ST. LOUIS – Albuquerque. Investigators found that every 10–mm Hg increase in peak systolic pressure boosted the risk of in-hospital death 24% (P = .01) and reduced the chance of being discharged home or to a inpatient rehabilitation facility 13% (P = .03). Results were even stronger for peak mean arterial pressure, at 76% (P = .01) and 29% (P = .04), respectively; trends in the same direction for peak diastolic pressure were not statistically significant.
Also, every 10–mm Hg increase in blood pressure variability again increased the risk of dying in the hospital, whether it was systolic (33%; P = .002), diastolic (33%; P = .03), or mean arterial pressure variability (58%; P = .02). Higher variability also reduced the chance of being discharged home or to a rehab 10%-20%, but the findings, although close, were not statistically significant.
Neurologists generally do what they can to control blood pressure after stroke, and the study confirms the need to do that. What’s new is that the work was limited to reperfusion patients – intravenous thrombolysis with alteplase in 83.5%, mechanical thrombectomy in 60%, with some having both – which has not been the specific focus of much research.
“Be much more aggressive in terms of making sure the variability is limited and limiting the peaks,” especially within 24 hours of reperfusion, said lead investigator and stroke neurologist Dinesh Jillella, MD, of Emory University, Atlanta, at the annual meeting of the American Neurological Association. “We want to be much more aggressive [with these patients]; it might limit our worse outcomes,” Dr. Jillella said. He conducted the review while in training at the University of New Mexico.
What led to the study is that Dr. Jillella and colleagues noticed that similar reperfusion patients can have very different outcomes, and he wanted to find modifiable risk factors that could account for the differences. The study did not address why high peaks and variability lead to worse outcomes, but he said hemorrhagic conversion might play a role.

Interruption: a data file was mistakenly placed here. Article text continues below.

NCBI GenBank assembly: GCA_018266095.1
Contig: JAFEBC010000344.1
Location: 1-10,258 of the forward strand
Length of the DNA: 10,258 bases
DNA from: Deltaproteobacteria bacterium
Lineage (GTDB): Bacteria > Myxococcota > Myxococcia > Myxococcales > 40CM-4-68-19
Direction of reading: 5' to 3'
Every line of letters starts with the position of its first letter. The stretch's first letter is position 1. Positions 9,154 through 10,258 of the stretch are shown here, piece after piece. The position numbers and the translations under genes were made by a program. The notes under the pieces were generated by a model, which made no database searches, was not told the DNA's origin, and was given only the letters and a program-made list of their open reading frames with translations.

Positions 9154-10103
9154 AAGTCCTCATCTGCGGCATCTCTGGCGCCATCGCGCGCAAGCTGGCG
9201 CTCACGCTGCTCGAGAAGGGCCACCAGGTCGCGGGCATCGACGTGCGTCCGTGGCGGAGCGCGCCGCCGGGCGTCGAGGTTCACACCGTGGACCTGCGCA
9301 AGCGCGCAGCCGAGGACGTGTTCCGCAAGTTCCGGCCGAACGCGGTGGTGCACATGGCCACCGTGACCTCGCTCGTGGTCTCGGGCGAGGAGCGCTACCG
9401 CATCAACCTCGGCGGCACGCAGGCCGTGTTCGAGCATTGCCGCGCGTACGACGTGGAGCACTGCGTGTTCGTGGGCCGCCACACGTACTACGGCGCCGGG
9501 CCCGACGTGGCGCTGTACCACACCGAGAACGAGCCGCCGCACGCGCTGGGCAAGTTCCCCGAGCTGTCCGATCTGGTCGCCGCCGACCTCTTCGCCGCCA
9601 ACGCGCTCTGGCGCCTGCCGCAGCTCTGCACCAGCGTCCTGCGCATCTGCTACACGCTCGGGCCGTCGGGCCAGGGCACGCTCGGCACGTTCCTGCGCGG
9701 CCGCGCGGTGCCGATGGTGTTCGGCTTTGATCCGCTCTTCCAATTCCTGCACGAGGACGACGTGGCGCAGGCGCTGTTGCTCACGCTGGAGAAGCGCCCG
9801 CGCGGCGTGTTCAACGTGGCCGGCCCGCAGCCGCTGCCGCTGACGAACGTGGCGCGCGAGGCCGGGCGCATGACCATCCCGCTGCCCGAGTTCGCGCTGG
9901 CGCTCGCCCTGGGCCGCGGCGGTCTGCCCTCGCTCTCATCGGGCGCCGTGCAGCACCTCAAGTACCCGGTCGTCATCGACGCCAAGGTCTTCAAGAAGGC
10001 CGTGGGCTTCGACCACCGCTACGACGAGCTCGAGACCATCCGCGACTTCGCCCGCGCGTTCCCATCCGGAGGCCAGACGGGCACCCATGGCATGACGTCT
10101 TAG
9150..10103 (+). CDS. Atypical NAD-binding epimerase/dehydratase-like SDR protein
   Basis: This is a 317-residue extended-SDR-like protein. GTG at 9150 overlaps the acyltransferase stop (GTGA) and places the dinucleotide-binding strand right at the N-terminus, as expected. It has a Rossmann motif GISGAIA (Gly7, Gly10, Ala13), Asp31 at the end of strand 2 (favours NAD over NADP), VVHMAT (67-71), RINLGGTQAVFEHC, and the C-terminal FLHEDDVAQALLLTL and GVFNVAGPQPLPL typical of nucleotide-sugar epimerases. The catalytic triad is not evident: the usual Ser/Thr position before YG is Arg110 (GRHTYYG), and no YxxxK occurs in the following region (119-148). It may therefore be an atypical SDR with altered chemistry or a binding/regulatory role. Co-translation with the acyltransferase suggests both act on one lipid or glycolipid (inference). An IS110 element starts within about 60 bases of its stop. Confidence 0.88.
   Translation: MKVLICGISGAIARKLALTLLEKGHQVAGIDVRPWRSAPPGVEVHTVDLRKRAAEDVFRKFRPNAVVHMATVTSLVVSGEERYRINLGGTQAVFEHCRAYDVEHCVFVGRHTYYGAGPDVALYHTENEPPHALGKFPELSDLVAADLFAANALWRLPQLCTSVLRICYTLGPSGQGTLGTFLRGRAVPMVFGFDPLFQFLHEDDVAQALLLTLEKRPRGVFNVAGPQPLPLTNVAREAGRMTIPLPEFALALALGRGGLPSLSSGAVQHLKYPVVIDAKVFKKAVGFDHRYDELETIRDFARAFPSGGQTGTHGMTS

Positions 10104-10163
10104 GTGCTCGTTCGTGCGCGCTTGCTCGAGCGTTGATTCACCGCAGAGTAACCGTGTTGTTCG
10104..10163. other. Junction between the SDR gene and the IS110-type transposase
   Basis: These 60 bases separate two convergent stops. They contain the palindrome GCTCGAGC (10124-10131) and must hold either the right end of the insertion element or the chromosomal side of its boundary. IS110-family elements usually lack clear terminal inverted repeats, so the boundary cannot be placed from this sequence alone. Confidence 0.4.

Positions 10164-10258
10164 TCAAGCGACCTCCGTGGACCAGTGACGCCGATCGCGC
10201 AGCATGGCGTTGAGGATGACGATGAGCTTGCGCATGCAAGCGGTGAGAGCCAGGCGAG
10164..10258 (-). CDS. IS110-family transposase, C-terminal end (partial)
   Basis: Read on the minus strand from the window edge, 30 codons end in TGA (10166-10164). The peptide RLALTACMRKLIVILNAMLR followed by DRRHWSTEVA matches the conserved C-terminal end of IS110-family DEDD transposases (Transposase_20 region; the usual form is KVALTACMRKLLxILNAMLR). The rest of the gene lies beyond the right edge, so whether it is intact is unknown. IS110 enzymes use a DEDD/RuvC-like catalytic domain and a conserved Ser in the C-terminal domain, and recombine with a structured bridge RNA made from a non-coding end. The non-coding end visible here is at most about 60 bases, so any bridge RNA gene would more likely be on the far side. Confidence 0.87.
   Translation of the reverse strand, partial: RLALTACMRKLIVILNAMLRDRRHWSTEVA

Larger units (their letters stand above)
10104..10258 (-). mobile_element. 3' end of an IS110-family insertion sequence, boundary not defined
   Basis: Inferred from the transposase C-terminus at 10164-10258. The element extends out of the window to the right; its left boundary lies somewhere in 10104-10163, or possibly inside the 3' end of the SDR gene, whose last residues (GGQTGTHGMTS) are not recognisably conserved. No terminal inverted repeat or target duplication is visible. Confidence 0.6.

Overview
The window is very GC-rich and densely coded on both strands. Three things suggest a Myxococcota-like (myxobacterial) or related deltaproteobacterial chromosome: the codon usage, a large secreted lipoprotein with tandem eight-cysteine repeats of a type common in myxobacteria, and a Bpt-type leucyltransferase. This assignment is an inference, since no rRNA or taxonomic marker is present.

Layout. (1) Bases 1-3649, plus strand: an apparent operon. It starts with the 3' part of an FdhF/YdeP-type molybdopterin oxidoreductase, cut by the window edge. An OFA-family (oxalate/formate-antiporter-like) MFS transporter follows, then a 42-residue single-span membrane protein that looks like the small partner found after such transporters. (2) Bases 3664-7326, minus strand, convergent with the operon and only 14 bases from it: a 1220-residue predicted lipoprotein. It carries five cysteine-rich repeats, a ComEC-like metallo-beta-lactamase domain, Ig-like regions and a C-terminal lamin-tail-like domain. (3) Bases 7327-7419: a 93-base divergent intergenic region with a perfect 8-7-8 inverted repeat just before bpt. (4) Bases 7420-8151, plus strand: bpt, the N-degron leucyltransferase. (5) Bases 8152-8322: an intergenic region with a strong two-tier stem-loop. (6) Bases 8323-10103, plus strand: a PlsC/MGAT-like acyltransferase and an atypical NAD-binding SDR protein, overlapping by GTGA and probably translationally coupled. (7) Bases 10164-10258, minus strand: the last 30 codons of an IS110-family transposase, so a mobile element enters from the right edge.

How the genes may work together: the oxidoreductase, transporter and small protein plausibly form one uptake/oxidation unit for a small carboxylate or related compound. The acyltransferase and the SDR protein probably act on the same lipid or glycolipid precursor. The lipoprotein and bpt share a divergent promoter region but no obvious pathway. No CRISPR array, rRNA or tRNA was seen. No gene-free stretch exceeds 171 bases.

It is also possible that higher pressures could be a marker of bad outcomes, as opposed to a direct cause, but the findings were adjusted for two significant confounders: age and the National Institutes of Health Stroke Scale score, which were both significantly higher in patients who did not do well. But after adjustment, “we [still] found an independent association with blood pressures and worse outcomes,” he said.
Higher peak systolic pressures and variability were also associated with about a 15% lower odds of leaving the hospital with a modified Rankin Scale score of 3 or less, which means the patient has some moderate disability but is still able to walk without assistance.
Patients were 69 years old on average, and about 60% were men. The majority were white. About a third had a modified Rankin Scale score at or below 3 at discharge, and about two-thirds were discharged home or to a rehabilitation facility; 17% of patients died in the hospital.
Differences in antihypertensive regimens were not associated with outcomes on univariate analysis. Dr. Jillella said that, ideally, he would like to run a multicenter, prospective trial of blood pressure reduction targets after reperfusion.
There was no external funding, and Dr. Jillella didn’t have any relevant disclosures.